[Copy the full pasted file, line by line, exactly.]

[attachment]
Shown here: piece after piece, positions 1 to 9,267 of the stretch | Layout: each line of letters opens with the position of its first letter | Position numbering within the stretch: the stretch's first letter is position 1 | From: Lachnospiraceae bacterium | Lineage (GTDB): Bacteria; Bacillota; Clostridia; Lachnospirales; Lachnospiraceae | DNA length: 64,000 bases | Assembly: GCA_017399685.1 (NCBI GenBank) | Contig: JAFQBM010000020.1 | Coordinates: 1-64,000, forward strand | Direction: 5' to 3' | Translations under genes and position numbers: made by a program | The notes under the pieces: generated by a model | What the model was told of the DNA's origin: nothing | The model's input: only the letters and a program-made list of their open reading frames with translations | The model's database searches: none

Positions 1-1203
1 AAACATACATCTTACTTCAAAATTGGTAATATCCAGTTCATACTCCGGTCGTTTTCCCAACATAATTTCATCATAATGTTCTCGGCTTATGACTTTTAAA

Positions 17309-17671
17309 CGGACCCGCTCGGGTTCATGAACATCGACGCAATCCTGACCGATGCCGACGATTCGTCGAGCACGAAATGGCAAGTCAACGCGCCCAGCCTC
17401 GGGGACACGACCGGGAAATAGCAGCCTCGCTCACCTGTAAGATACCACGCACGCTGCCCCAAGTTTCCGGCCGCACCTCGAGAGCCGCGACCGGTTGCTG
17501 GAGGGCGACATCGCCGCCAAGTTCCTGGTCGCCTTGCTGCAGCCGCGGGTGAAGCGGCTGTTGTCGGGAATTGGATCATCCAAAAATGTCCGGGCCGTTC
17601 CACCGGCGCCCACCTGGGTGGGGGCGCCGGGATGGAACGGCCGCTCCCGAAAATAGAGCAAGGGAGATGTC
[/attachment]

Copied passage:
Shown here: piece after piece, positions 1 to 9,267 of the stretch | Layout: each line of letters opens with the position of its first letter | Position numbering within the stretch: the stretch's first letter is position 1 | From: Lachnospiraceae bacterium | Lineage (GTDB): Bacteria; Bacillota; Clostridia; Lachnospirales; Lachnospiraceae | DNA length: 64,000 bases | Assembly: GCA_017399685.1 (NCBI GenBank) | Contig: JAFQBM010000020.1 | Coordinates: 1-64,000, forward strand | Direction: 5' to 3' | Translations under genes and position numbers: made by a program | The notes under the pieces: generated by a model | What the model was told of the DNA's origin: nothing | The model's input: only the letters and a program-made list of their open reading frames with translations | The model's database searches: none

Positions 1-1203
1 AAACATACATCTTACTTCAAAATTGGTAATATCCAGTTCATACTCCGGTCGTTTTCCCAACATAATTTCATCATAATGTTCTCGGCTTATGACTTTTAAA

Positions 17309-17671
17309 CGGACCCGCTCGGGTTCATGAACATCGACGCAATCCTGACCGATGCCGACGATTCGTCGAGCACGAAATGGCAAGTCAACGCGCCCAGCCTC
17401 GGGGACACGACCGGGAAATAGCAGCCTCGCTCACCTGTAAGATACCACGCACGCTGCCCCAAGTTTCCGGCCGCACCTCGAGAGCCGCGACCGGTTGCTG
17501 GAGGGCGACATCGCCGCCAAGTTCCTGGTCGCCTTGCTGCAGCCGCGGGTGAAGCGGCTGTTGTCGGGAATTGGATCATCCAAAAATGTCCGGGCCGTTC
17601 CACCGGCGCCCACCTGGGTGGGGGCGCCGGGATGGAACGGCCGCTCCCGAAAATAGAGCAAGGGAGATGTC